Writing for James Patterson

The Exiled

Read an interview with The Exiled author Christopher Charles about working with James Patterson.

Posted on April 17, 2017 in Behind the Scenes
Tags: Christopher Charles, James Patterson, The Exiled

How did you get started writing for James Patterson?

I really lucked into it. The Exiled was published in the US by Mulholland, an imprint of Little, Brown, and James Patterson is one of Little, Brown’s titans.  Mr Patterson was in the process of launching BookShots around the time The Exiled was acquired.  My editor knew his editor, and after a two-chapter audition, I was hired.

 

Can you describe the process? Was the premise already in place when you came on board, or were you involved from the ground level?

The basic scenario – a sniper with insomnia is terrorizing New York City – was already in place. Mr Patterson gave me a plot summary to start with (actually, he gave me a couple to choose from; Night Sniper appealed to me because I’ve had my own struggles with insomnia), and from there the process was pretty straightforward.  I’d make monthly submissions, and he’d give me feedback. It all went very smoothly.

 

What was it like working with someone else’s idea?

I found it energizing me in ways I probably wouldn’t have anticipated. It was kind of like playing with my toys again. As a child, the dolls or stuffed animals or action figures you play with aren’t your creations, but the narratives you build around them are. So writing Night Sniper felt surprisingly like a return to my roots – to the kind of make-believe that led me to fall in love with writing in the first place. The fact that the process continued to feel that way throughout is a testament to Mr Patterson and his team.

 

Were you asked to write in a particular style?

The only mandate was that the style shouldn’t be intrusive – it shouldn’t get in the way of the story. It’s the story that matters; words are just a mechanism for delivering the story. Readers shouldn’t be pulled out by flashy word choices or a sudden burst of alliteration.  Ideally, they should be so caught up in the story that they forget they’re even reading.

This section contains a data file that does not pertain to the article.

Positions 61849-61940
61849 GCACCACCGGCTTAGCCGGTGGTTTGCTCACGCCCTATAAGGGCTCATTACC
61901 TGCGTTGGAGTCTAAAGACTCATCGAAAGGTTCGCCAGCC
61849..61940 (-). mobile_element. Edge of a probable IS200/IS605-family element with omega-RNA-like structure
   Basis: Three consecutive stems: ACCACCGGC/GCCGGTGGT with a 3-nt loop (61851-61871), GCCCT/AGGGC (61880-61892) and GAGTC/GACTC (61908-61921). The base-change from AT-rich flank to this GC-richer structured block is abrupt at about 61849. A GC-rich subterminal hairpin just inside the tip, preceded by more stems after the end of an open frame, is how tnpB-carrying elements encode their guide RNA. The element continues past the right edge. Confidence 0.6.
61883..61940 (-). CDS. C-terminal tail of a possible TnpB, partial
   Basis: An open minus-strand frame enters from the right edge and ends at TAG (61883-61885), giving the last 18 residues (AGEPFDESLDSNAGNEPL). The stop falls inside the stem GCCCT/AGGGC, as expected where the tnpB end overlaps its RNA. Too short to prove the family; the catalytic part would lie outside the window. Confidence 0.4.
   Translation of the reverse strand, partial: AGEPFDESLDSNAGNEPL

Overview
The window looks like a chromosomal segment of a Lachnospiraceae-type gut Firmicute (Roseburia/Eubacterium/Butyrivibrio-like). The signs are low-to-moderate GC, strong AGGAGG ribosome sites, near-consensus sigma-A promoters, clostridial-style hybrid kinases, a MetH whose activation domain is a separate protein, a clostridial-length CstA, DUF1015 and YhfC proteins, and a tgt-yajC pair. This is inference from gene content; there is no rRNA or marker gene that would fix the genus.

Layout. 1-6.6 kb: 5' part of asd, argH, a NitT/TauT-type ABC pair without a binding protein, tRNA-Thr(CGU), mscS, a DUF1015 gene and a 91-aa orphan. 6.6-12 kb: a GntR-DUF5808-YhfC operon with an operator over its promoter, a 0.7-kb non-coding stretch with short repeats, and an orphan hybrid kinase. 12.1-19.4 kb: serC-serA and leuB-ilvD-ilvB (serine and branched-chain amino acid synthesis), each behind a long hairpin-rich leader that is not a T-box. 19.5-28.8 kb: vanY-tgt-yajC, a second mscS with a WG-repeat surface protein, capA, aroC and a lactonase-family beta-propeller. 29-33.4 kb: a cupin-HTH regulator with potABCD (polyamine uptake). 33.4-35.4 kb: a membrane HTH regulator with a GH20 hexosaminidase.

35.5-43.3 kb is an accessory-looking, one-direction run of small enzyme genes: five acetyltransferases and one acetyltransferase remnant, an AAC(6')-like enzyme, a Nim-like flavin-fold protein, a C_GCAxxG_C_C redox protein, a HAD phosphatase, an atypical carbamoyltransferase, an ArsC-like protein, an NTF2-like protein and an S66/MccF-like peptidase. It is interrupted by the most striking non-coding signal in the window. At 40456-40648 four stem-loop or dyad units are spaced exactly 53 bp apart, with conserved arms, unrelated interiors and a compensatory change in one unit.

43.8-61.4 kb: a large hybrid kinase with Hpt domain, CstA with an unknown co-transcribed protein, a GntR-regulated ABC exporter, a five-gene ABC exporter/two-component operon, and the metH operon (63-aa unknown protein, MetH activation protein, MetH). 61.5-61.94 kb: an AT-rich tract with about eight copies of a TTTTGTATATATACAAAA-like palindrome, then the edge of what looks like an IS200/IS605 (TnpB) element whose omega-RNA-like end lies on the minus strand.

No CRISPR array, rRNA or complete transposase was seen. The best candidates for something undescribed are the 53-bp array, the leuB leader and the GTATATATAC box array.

What is the most significant difference between writing your own work and writing for someone else?

Practically speaking, I had to quit second-guessing myself, or at least keep it to a minimum. You don’t have time to get in your own way when there are deadlines and people depending on you. I found this strangely liberating: the external pressure allowed me to stop pressuring myself and just write.

It’s also helpful to get feedback as you go. You always know where you stand. You aren’t looking over your own shoulder, thinking: Will anybody but me want to read this? The publishing piece is taken care of in advance.

 

Do you feel that you were able to put your stamp on Night Sniper

Yes, in part because Mr Patterson was very supportive of my contributions, and in part because writers can’t help but leave a trace. The ‘Wherever you go, there you are’ cliché is doubly true for writers. Some bit of your personality or experience or worldview is going to end up on the page whether you’re writing an informational pamphlet or an epic novel.

 

Will you be working with Mr Patterson again?

 Yes! I’ve worked on two more BookShots since Night Sniper. I’m very excited, though I think I should probably hold off on talking about them for now.

 

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